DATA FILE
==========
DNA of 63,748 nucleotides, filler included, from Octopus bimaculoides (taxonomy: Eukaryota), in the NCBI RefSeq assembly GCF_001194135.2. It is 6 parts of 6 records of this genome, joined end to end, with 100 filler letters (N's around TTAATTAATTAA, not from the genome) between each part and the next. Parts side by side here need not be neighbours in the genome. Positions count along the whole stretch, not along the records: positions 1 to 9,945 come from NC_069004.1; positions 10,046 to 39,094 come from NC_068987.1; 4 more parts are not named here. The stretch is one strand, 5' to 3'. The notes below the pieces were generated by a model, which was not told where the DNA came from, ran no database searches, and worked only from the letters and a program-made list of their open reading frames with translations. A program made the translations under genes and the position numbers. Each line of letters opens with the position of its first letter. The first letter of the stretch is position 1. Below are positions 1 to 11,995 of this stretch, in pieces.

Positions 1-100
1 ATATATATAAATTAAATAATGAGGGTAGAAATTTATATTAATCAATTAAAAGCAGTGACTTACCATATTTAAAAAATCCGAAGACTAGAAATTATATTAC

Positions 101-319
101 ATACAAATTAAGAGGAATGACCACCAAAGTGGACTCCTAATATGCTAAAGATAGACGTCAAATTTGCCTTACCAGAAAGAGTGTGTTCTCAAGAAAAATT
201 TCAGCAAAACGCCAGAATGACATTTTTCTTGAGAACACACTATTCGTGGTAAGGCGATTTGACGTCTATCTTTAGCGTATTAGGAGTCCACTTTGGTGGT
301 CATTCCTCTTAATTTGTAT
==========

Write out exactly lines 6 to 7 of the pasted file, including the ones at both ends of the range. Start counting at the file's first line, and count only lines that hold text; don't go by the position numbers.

201 TCAGCAAAACGCCAGAATGACATTTTTCTTGAGAACACACTATTCGTGGTAAGGCGATTTGACGTCTATCTTTAGCGTATTAGGAGTCCACTTTGGTGGT
301 CATTCCTCTTAATTTGTAT